Although the purpose of this project was not to “select” an optimal model, model fit assessment was facilitated using maximum likelihood (or pseudolikelihood) information criteria, factors typically used in model selection. Two common approaches in the literature include Akaike information criterion (AIC) [45] and Bayesian information criterion (BIC) [46]. Across competing models the lowest value on each criterion indicates the best fitting model. These statistics account for both model fit (deviance) and model complexity by penalizing models with a larger number of parameters. For GLMM, pseudoAIC and pseudoBIC, which are adjusted for fixed effects and covariance parameters, are used. However these pseudo information criteria are not useful for comparing models that differ in their pseudo data [3]. Thus in our example, they are used to compare AIC/BIC values of models estimated using the sampled data and to the full data models. AIC/BIC values from REMR are not comparable with those from the full data.
Bootstrap simulation study design
Simulation studies based on 1000 repeated resamplings of (sample size: 1%, 5%, 10% and 25%) the full data are used to asses and compare the methods discussed above. This is implemented via a nonparametric bootstrapping approach [47] with a repeated sample of the observed data with replacement with the study subject as the sampling unit to form 1000 simulated datasets of each sample size. Traditionally, MonteCarlo simulation studies based on data generated from statistical models have been used for this kind of comparative study. Resampling has the advantage that the data in resampled datasets are based on observations from real datasets and thus reflect the appropriate level of diversity and variability found in realistic populations [47, 48]. Our datasets are large enough to permit numerous samples of reasonable size to arrive at stable conclusions within the resampled data [47]. Performance of methods in terms of bias and efficiency will be benchmarked against results from the original full data. The full data estimates are used as true values to judge bias in estimates from the sampling and meta regression approaches.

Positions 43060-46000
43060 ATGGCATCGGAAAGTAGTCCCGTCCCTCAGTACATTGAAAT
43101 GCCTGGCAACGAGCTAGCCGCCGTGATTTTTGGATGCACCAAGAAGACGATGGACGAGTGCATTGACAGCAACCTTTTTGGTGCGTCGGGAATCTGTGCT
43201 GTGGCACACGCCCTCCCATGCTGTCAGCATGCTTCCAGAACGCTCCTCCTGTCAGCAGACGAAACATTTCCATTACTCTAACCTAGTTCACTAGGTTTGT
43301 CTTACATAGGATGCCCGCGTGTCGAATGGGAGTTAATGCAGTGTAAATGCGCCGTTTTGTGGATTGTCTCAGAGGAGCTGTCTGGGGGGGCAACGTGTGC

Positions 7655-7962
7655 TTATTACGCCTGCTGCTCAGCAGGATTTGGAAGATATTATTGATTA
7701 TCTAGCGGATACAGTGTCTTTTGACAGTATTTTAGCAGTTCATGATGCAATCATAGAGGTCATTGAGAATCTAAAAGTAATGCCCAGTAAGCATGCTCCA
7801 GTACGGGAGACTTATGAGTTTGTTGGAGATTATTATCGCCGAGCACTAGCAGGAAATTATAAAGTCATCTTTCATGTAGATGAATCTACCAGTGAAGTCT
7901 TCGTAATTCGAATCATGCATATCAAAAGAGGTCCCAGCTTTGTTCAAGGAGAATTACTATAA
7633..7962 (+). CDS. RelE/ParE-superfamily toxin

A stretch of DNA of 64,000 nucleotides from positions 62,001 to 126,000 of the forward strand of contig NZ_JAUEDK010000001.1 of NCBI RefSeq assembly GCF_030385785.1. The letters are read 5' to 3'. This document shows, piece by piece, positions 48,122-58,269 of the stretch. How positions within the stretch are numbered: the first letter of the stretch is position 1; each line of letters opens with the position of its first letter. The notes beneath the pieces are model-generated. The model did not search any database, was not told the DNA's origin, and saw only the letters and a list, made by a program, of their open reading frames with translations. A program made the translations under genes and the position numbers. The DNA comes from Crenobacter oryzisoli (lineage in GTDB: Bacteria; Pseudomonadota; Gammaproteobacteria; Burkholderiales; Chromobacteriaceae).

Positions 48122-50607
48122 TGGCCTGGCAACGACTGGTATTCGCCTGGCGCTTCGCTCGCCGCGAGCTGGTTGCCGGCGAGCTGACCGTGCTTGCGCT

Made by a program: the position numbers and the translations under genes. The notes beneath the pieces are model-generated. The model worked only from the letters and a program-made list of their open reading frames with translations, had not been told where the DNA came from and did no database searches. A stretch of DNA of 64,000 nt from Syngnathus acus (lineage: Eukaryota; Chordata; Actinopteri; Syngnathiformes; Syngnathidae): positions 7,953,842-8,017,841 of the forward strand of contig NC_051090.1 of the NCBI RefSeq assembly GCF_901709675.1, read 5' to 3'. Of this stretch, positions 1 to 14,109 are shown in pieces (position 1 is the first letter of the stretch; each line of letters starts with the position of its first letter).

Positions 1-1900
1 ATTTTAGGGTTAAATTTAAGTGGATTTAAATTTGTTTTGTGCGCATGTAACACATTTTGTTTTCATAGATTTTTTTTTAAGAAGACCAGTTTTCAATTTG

Hardware
All analyses for this investigation were run on a Dell PowerEdge 2900 III server with two dual core Intel Xeon X5260 processors with 6 megabyte cache, with a clock speed of 3.33 gigahertz, and a frontside bus of 1333 megahertz. The server has been configured with 12 four gigabyte (GB), 667MHz dual ranked dual inline memory modules for a total of 48GB of RAM. Data are stored on six one terabyte (TB) 7200 revolution per minute nearline serial attached small computer system interface, 3GB per second 3 ½ inch HotPlug hard drives forming a 3TB redundant array of independent disk level 5 storage system. This server runs a 64bit version of Windows 2003 R2 Enterprise X64 Edition Service Pack 2 operating system.
Software
Datasets were organized for this study using SAS version 9.2.2 (Cary, NC) and SAS transport data sets created. Data were read into a 64bit version of R for Windows 2.11.1 (R Development Core Team 2010) using the “Hmisc” [49] and “foreign” [50] packages. Plots were done using R, and regression analysis was accomplished using the lme4 package [51].
Results
Characteristics of study population for the full (n=890,394) and sampled cohorts
Analysis variable  Full cohort (n=890,394)  25% (n=225,000)  10% (n=90,000)  5% (n=45,000)  1% (n=9,000)  REMR (n=890,394)  

NonHispanic White: % (n)  62  (547,645)  61  (138,470)  62  (55,489)  62  (27,853)  62  (5,529)  62  (547,645)